When everything gets answered, it’s fake

Image from Pixabay

Image from Pixabay

Being on leave for the past few days means I get time to do the things for myself I don’t usually create space for; this usually includes gaming, reading and, for this break specifically, film watching (the title of this blog is a Sean Penn quote). I have an eclectic taste in films, happy to watch Inbetweeners 2 (puerile and very funny) as much as Odishon (ponderously paced but beautifully crafted Japanese horror). Other films I’ve found time for include:

  • Dawn of the Planet of the Apes (worthy in parts)
  • Lawless (thoughtful and violent)
  • Limitless (great performances)
  • Sharknado 2 (silly)
  • Zombieland (sillier plus Bill Murray)
  • Under the Skin (unusual and quirky)
  • Weird Science (80s reminiscence)
  • Prometheus (underrated)

I re-watched Little Miss Sunshine earlier today. If you haven’t seen it, it’s the tale of a family’s road trip to a children’s beauty pageant in California. If you want to enjoy it without spoilers you probably want to stop reading after the trailer below.

Aside from the narrative and the quite exceptional performances (Toni Colette, Abigail Breslin, Greg Kinnear et al) the characterisation is quite superb. One scene stood out; this was when Olive (Breslin) is about to go on stage at the beauty pageant.

As the girls in the pageant are being introduced and are posing on the stage, Olive’s Dad (Kinnear) realises the behaviour his family have displayed throughout the journey to get to the event isn’t abnormal or unusual – the truly weird behaviour is by the parents, judges and attendants at the pageant. He embraces this realisation and the family’s support for Olive as she performs Rick James’ Superfreak is wonderful.

“Yeah Andrew, but what’s this to do with Learning and Development?”

I’m speaking at three conferences in the next few months starting on 10-11 September at Learning Live in London. I’m looking forward to this event especially; it has a real spread of speakers and activity that I’m hoping will inspire me.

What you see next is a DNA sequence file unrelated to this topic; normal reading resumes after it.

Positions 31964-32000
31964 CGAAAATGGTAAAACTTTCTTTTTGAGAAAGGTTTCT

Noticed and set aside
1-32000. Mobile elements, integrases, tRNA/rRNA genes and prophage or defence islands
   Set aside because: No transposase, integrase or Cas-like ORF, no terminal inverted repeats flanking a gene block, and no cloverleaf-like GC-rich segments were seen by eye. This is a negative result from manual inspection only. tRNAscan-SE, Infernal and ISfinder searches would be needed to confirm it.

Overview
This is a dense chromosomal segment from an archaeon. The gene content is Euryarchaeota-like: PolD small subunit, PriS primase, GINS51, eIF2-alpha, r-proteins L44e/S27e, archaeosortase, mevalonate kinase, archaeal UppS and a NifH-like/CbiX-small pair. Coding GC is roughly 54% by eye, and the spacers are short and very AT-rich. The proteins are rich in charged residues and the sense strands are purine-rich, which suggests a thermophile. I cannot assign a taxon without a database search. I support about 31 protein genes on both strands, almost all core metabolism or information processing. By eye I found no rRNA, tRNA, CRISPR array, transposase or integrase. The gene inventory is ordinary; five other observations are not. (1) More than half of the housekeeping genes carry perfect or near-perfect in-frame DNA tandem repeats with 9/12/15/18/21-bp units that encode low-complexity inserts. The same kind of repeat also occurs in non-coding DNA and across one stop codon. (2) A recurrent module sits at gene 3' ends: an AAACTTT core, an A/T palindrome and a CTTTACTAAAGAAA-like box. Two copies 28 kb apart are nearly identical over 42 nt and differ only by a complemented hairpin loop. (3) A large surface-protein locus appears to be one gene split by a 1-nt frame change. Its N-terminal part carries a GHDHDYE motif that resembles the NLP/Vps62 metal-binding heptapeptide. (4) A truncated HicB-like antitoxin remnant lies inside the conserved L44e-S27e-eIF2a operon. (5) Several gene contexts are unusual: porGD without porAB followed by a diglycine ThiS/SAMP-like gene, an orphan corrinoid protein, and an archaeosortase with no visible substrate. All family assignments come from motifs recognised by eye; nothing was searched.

What I need to be sure of though is that the session I present, the content I put together and the interaction I design isn’t framed like the Little Miss Sunshine beauty pageant.  Think about it – how many conferences do you attend where the content presented is anodyne, free from error and sanitised to become a facsimile of real life? How many presenters have buffed their rhinestones and produced flawless slide decks that glitter and sparkle but fail to be unique? How many conferences become fashion shows where we judge speakers against each other looking to award a conference speaker title?

In beauty pageants we hear how the participants all  ‘want to work with children and animals’…what are the conference clichés we need to avoid?

Let me know your thoughts in the comments.

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4 responses to “When everything gets answered, it’s fake

  1. Well Well Andrew – what a very topical post and how timely. Yes L&D, and most likely most conferences, do come across stale sometimes because really most presenters dress alike, look alike, have the same tools (a PPT remote), move on stage the same way and even have the same cliches “I want to show you how we developed a successful learning intervention” – question from audience “How did you know it was successful?” Speaker “Go away Bozo – I just know – my gut feel told me so and that’s the end of it”.

    L&D Conferences and speakers lack or are scared to show their personality – show who they really are (and before people jump down my throat – yes I am talking about me). You see it is the done thing – invited to speak, prepare a presentation with 15 slides, show a few videos, show some graphs, quote a few L&D gurus and she will be right.

    I yearn for the conference where I am in conversation with the speaker – where he/she is talking to me and not a screen of slides; where the speakers personality, true feelings and perspectives are presented in a RAW manner, not masked behind a PPT and/or some speaking notes.

    And what’s with the Speaker Feedback form – why? If they were any good they will already know it and if they were not, they would also know that to.

    Good luck in your speaking engagements Andrew – go out there in a nice pink dress and see what the reaction will be – you never know, you may lend up leaving with a crown !

  2. Thanks Con – I’d like to create a Fail Conference. 4 speakers, each detailing a failure. The audience’s role is to share their experience, solutions, thinking and support.

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